Now those same skeptics are growing increasingly anxious about the Indo-Pacific Economic Framework, particularly whether it will adequately protect consumers’ data privacy, prevent further degradation of the environment and enforce workers’ rights in countries with poor records.

A coalition of progressive groups, led by Public Citizen, rallied in Detroit on May 19 for the Biden administration to enshrine stringent labor standards and environmental protections in the Indo-Pacific Economic Framework — and reject provisions that help corporations to rake in larger profits.

“Detroit was the birthplace of the labor movement, and became this city of opportunity where you build a strong middle class that encompasses a large swath of the population,” said Charles Daniels, a senior campaign lead for the Communications Workers of America. “I feel like we're going to be the rebirth of the labor movement.”

Some members of Biden’s own party aren’t fully convinced his trade agenda will correct mistakes of the past, even as they argue that his administration listens to working people.

“The Midwest is where we have seen the worst impacts of bad trade deals over the last few decades,” Rep. Debbie Dingell (D-Mich.), whose district includes the area around Ann Arbor, said at a town hall last week. “It's great to see people's presence here, but I'm not interested in words, I'm interested in actions.”

The Biden administration has hoped to avoid such backlash when officials first pitched the Indo-Pacific trade framework. The administration has deliberately shunned the kind of traditional free trade agreements that voters in Michigan and other swing states have rejected in the past, opting instead for a pact focused on issues like labor rights, supply chains and clean energy.

And instead of unfettered free trade, the White House has touted what it considers to be a new model — a “worker-centered trade policy” — that gives labor and environmental voices more sway over the rules of international commerce. Tai, in particular, has made sure that labor unions have a prominent voice in U.S. trade discussions. Prior to kicking off the APEC ministerial meeting on Thursday, for example, she moderated a discussion with officials from United Auto Workers and the AFL-CIO.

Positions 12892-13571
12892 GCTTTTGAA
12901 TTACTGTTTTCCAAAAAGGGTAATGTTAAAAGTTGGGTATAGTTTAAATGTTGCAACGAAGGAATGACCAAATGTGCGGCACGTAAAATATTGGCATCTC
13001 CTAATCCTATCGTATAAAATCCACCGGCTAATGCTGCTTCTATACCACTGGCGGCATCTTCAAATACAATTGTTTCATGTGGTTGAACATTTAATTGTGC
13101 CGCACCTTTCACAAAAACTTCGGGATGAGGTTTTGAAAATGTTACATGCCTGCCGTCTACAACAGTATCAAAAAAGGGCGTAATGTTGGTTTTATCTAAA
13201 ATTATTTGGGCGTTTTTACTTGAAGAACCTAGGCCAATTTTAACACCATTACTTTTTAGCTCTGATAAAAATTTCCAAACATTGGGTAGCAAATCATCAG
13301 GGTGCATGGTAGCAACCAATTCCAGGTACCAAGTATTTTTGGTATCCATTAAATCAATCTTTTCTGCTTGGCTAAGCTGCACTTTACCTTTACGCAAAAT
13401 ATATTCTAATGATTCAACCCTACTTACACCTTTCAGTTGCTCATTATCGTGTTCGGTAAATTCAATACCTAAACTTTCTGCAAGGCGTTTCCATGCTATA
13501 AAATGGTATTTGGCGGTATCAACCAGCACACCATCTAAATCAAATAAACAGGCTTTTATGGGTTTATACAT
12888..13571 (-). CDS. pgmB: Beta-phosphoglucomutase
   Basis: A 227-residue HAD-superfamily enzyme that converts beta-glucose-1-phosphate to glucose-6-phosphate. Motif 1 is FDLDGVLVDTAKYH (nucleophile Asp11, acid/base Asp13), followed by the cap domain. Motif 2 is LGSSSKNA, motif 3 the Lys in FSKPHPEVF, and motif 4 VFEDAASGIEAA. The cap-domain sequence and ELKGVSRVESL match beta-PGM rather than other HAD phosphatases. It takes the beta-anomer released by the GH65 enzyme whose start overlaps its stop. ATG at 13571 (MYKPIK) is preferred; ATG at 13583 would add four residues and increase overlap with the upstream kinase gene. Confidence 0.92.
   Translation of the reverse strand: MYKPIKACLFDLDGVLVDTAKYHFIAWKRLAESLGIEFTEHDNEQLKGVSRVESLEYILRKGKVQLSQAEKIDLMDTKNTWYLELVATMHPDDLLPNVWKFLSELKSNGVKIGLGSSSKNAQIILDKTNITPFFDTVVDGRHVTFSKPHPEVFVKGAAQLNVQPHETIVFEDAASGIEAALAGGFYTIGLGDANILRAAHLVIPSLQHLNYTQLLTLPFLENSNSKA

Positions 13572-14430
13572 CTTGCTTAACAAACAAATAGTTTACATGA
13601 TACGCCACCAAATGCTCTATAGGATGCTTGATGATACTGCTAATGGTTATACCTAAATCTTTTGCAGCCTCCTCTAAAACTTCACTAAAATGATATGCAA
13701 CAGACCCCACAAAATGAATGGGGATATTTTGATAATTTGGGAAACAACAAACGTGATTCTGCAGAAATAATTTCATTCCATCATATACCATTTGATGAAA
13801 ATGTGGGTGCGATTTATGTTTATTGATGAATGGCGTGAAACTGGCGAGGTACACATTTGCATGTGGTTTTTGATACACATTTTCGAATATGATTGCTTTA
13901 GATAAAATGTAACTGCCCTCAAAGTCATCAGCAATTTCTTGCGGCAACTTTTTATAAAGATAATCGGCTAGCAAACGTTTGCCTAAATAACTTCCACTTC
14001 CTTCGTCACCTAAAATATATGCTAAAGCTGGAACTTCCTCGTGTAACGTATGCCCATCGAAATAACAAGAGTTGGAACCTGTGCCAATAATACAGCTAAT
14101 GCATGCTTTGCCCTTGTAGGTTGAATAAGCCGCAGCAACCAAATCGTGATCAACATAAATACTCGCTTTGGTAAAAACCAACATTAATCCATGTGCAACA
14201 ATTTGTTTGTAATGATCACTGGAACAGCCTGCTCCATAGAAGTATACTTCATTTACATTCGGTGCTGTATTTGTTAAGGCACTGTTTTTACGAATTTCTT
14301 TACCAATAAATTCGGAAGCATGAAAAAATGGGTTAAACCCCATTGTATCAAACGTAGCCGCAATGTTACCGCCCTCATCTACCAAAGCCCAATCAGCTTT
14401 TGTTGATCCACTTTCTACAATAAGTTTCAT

Speaking to a room of top trade officials, the union leaders offered an unvarnished critique of free trade. United Auto Workers President Shawn Fain said “anti-worker trade policy has been the single biggest source of damage to the working class people in our country over the last 40 years.” And AFL-CIO Secretary-Treasurer Frederick Redmond added countries, including members of APEC, cannot continue to undermine labor and environmental standards if that’s going to change. “If we're going to have a worker-centered trade policy, that's got to be fair for everybody. That's what we're talking about.”

The challenge for the Biden administration is figuring out how to entice foreign countries to raise their standards on labor and the environment and digital trade if they’re not getting any preferential access to lucrative U.S. markets in exchange. While many trade partners praise the Biden administration for bolstering economic ties, they also want the U.S. to eventually join a traditional trade agreement that offers foreign companies greater access to the U.S. market.

Still, administration officials are pushing ahead, hoping to finish the Indo-Pacific agreement by the end of the year — a staggering speed for a trade pact. And they’re hoping the gathering in Detroit will provide the talks with a jolt in the arm.

“The two big U.S.-Asia engagement initiatives are basically going to be put to the test” in Detroit, said Wendy Cutler, vice president at the Asia Society Policy Institute, “specifically whether they can deliver substance and confirm or underscore U.S. leadership in the region.”